What’s So Special About Interests?

Filed Under: Inspiration , Article , Voice

The poet, humorist and cultural critic Andrei Codrescu, currently displaced in Baton Rouge, continues to help us understand the New Orleans he left behind. In a New York Times op-ed piece Codrescu and photographer Nils Juul-Hansen show us Katrina as expressed by row after row of refrigerators. Full of rotted food, they were dragged by returning natives into the street, where, Codrescu writes, “the rows of fridges lining the streets looked by moonlight like primed canvases ready for painting.”

And painting is what they got. The refrigerator surfaces were quickly covered with art—much of it protest art. Codrescu explains that, “New Orleans music and art have always been inspired by funk.” I’m sure that, as usual, he is dead right in interpretation; but he happens to be wrong in technical detail. Those fridges were not funk. They were not even junk.

I should know. Years ago, when I was editor of a design magazine, a photographer named Joel Witkin walked in with some remarkable pictures of cars and other metal products before and after they were lifted by a monster claw and compressed into a variety of stunning shapes and colors. (The pictures are eerily like those of Juul-Hansen, who shot the fridges both as art objects and, later, as landfill). Struck by the raw beauty of objects lost and found, I ran four pages of the photographs under the head “JUNK” and wrote the following few lines of supportive copy: “Junk can be an eyesore, a business, or an adventure–depending on where you stand. It can also be an experiment in composition, as it is in this group of photographs by Joel Witkin. To the designer it is humbling to realize that everything shown here was once a product.”

More humbling than I had suspected. The copy inspired no protest art, but it did elicit a protest letter from William S. Story, director of public relations for the Institute of Scrap Iron and Steel.

“The pictures are wonderful,” Mr. Story allowed, “but the application of the word “junk” to the material shown in them has produced a few shudders in the industry.

“The material shown is iron and steel scrap—not junk—and the firms who handle this are called iron and steel scrap processors and brokers. There is a legal distinction between the two. ... The scrap man views his product not as the end of the road for an item ... but rather as the beginning of a new life in which it will rise again Phoenix-like from its ashes to take on a new form.”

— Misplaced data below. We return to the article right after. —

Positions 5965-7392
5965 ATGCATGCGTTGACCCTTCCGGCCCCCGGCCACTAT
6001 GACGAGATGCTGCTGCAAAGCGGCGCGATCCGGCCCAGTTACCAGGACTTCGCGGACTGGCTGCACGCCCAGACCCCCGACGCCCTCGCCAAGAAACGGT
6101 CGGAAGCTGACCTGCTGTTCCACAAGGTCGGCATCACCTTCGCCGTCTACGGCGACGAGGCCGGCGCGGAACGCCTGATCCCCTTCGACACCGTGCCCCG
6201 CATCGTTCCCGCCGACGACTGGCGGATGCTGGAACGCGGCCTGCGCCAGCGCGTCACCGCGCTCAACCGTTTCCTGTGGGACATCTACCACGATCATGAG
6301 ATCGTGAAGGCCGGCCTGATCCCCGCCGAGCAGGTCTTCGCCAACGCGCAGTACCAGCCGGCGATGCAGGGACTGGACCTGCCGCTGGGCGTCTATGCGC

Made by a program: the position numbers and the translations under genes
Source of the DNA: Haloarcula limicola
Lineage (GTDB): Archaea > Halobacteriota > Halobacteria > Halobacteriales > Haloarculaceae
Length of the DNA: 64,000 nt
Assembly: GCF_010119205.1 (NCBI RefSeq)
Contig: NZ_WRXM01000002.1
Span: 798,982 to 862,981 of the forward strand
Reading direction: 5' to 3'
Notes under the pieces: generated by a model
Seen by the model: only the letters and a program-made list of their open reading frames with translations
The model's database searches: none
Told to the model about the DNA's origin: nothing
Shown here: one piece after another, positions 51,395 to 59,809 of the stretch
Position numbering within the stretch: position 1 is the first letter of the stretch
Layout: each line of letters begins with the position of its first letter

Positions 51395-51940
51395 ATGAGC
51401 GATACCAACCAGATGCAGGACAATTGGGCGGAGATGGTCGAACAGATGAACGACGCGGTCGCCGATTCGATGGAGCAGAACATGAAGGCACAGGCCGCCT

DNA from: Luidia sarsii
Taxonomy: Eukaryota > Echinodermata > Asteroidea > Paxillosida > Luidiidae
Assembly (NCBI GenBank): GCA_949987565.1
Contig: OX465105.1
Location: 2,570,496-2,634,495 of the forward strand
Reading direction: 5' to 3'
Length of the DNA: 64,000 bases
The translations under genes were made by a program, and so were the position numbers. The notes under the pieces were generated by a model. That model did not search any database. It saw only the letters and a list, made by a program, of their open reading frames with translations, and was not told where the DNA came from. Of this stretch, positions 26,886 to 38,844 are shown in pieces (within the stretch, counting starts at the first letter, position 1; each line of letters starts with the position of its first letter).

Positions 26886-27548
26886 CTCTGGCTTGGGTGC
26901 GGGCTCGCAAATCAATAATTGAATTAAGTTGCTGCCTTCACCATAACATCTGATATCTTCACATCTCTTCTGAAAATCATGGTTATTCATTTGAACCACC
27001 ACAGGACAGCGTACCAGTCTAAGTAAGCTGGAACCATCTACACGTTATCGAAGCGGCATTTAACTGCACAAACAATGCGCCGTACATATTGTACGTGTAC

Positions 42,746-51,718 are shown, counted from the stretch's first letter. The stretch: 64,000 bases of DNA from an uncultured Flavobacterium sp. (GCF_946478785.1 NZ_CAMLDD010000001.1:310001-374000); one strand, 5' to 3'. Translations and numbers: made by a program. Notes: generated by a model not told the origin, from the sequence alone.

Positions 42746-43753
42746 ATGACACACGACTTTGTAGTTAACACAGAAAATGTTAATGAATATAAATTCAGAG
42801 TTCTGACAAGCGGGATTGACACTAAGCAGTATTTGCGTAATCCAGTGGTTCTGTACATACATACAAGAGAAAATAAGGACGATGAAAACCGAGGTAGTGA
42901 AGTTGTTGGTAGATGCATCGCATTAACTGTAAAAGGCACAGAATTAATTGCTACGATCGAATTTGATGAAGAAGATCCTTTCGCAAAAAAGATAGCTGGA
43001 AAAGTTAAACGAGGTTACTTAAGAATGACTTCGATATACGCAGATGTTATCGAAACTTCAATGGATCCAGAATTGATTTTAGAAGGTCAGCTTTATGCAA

Well, who knew? I sent Mr. Story a thank-you note, grateful to have acquired a new factoid. But the real lesson I had learned was not the legal distinction between junk and scrap. It was the relentless pervasiveness of special interests.

There is no subject so recondite that its mere mention will escape the scrutiny of trade organizations, lobbyists or pedants eager to make things perfectly clear. The number of special interest associations in Washington staggers the mind and the streetscape, if not the Congress. K Street is not an avenue or a Republican Project. It is a way of life. Lobbying is said to have taken its name from the habit of favor-seeking petitioners hanging around the Willard Hotel lobby in the hope of catching a politician’s ear. It is appropriate, then, that special interests have come to dominate the hotel industry. No hostelry today can survive without having, or claiming to have, a “convention center.” These facilities serve the multi-million dollar events industry spawned by myriad special interests in search of venues to be specially interested in.

Special interests, like other loaded terms, depends for its meaning on who has loaded it and with what. In this respect it is like agenda, from which it has become almost inseparable in rhetoric. Agenda once meant a list of points to be covered. Now it implies a dark motive to be covered up. There is the gay agenda, the big business agenda and the liberal agenda. If special interest is ideology, agenda is master plan. Both are understood to be sinister.

Tip O’Neil is enshrined in history books and quotation anthologies for saying, “all politics is local.” As speaker of the House, he knew there were presidential elections. But he knew too that, while their consequences were national, their operations were not. Politically they trafficked in the issues that mattered at home, which was defined as anywhere but Washington.

Well, to the extent that all politics is local, all interests are special. Are there really any other kind? Food, clothing and housing are general interests in the abstract, but they become special the moment they are translated into cuisine, fashion and architecture.

Every client is the embodiment of a set of special interests. Advancing those interests is the designer's business. As presumed generalists, designers lend their knowledge and skills to the special interests of particular clients. But design is itself a special interest. Why else would there be the IDSA, IIDA and ASID, SEGD, APDF, OBD, JIDA, JID, JIDPO, AGI, DBA, KSID, ABC, ICSID, ICOGRADA, CDF, GRAFIA, BDA .... ?


About the Author:

Ralph Caplan is the author of Cracking the Whip: Essays on Design and Its Side Effects and By Design. Caplan is the former editor of I.D. magazine, and has been a columnist for both I.D. and Print. He lectures widely, teaches in the graduate Design Criticism program at the School of Visual Arts, was awarded the 2010 “Design Mind” National Design Award by the Cooper-Hewitt and is the recipient of the 2011 AIGA Medal.